ROSELAND, N.J.—Israeli tire maker Alliance Tire Co. Ltd. has refocused its resources on agricultural tires, and is exploring new distribution strategies—including warehousing opportunities—in the U.S. in order to help it build its business base in North America.
In the past year, Alliance consolidated manufacturing to one plant, in Hadera, Israel, and invested $75 million to expand operations there as part of a shift to round-the-clock operation that is expected to increase production capacity by 50 percent.
While Alliance makes passenger and truck tires for the domestic market, it has decided to concentrate its export efforts on agricultural tires, which are less dependent on mass production volumes for profitable output, the company said in prepared statements. Instead, farm tire production, with growing demands for special sizes and types, lends itself more to the "batch" manufacturing that Alliance specializes in.
"Our new business model is a circle," said Zvika Meiri, president and CEO of Alliance Tire since last August. "In the center is the customer, supported on all sides by our sales, engineering and logistics departments. We exist to build tires that our customers—and their customers—need...."
In North America, Alliance up to now has dealt only through independent wholesalers, which order by containerload from Isreal and then distribute the product on their own terms to independent farm tire and/or equipment dealers. If a particular product is not in stock and must be ordered, turnaround time can be up to six weeks.
In order to improve its estimated 2-3 percent farm tire share in North America, though, the company has identified as top priorities a warehousing arrangement and a streamlined order processing system, according to Leslie Gurland, general manager, Alliance USA Ltd.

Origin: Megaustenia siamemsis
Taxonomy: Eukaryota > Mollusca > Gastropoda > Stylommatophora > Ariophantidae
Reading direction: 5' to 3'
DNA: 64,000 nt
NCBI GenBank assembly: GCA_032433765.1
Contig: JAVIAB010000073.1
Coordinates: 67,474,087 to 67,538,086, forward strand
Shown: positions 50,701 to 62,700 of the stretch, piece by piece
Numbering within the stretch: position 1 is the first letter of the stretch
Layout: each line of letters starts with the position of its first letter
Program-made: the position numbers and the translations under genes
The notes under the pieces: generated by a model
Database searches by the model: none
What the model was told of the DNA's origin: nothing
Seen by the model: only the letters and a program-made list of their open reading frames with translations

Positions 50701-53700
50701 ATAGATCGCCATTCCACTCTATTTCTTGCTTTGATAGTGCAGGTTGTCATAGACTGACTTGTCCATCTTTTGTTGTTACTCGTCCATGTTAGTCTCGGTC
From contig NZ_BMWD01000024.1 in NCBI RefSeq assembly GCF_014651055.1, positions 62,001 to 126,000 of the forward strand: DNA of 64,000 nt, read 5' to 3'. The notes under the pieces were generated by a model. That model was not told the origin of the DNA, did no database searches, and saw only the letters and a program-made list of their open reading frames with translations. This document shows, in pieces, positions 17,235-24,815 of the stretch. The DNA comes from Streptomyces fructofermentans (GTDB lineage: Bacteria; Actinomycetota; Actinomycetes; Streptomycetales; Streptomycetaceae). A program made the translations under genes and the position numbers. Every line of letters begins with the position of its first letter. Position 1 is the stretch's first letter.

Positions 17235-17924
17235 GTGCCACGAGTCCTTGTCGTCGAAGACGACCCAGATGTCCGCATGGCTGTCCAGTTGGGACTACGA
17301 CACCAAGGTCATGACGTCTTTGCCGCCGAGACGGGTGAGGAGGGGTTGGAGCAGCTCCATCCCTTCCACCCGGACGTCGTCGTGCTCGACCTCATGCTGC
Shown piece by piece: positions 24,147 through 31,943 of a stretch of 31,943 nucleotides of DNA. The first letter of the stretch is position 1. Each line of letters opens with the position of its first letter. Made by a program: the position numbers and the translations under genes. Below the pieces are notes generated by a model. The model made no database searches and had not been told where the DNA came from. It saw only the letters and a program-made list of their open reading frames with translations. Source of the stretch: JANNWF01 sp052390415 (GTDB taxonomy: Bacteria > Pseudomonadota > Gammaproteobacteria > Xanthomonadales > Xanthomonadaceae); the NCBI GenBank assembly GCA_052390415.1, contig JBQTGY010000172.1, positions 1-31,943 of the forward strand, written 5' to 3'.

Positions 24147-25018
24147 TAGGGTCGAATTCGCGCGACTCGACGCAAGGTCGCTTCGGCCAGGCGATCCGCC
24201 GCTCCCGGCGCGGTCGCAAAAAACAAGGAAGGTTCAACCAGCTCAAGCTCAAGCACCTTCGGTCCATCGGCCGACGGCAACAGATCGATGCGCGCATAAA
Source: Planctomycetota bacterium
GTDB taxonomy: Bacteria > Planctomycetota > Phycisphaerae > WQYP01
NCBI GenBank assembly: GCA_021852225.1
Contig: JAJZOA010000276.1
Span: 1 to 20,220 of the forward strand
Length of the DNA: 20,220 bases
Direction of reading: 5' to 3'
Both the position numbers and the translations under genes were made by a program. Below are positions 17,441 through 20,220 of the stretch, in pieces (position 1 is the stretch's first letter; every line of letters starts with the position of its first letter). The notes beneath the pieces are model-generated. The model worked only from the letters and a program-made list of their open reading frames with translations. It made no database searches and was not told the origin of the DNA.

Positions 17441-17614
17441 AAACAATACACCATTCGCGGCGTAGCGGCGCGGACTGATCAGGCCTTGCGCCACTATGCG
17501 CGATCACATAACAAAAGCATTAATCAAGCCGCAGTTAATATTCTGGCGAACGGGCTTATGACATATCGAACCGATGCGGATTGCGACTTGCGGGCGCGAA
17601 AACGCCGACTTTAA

Other initiatives Alliance USA has on tap are an increase in the company's sales force, a public relations effort to increase brand awareness, improvements in co-op marketing benefits and participation in key trade shows.
>From a product standpoint, Alliance is banking on its experience in Europe, where it claims its radial drive tires have been well received because of the company's development of tires for use on faster, more powerful tractors that spend increasing amounts of time driving on roads between fields. This trend is spreading across the U.S. as well, Alliance contends in its prepared materials.
Alliance promotes its tires as durable, exhibiting both in-field puncture resistance and on-road wear. It also is working to improve its presence with original equipment accounts as a way to drive sales. During 2000, the company introduced 28 new designs and sizes.
Considering the slump the American farm economy has been experiencing the past few years, Alliance feels farmers see upgrading their equipment with newer, more versatile tires as a cost-effective way to improve the performance of their vehicle fleets, Ms. Gurland said.
Alliance provides a range of tires to North America, from 11L-15 implement tires to 54-inch narrow crop tires and several flotation-type drive tires, offered at "attractive" prices. The company's development efforts are focused on radial drive tires, a segment with considerable growth potential.
"Our success is not going to come from winning a price war or trying to cut any corners," Mr. Meiri said. "We will be neither the cheapest, nor the most expensive in most cases."
"We are not seeking to be another low-cost supplier," said Simon Soesan, vice president of sales and marketing for Alliance Tire.
"We are delivering a tire that is every bit as good as—or better than—the market leaders, but a slightly lower price point."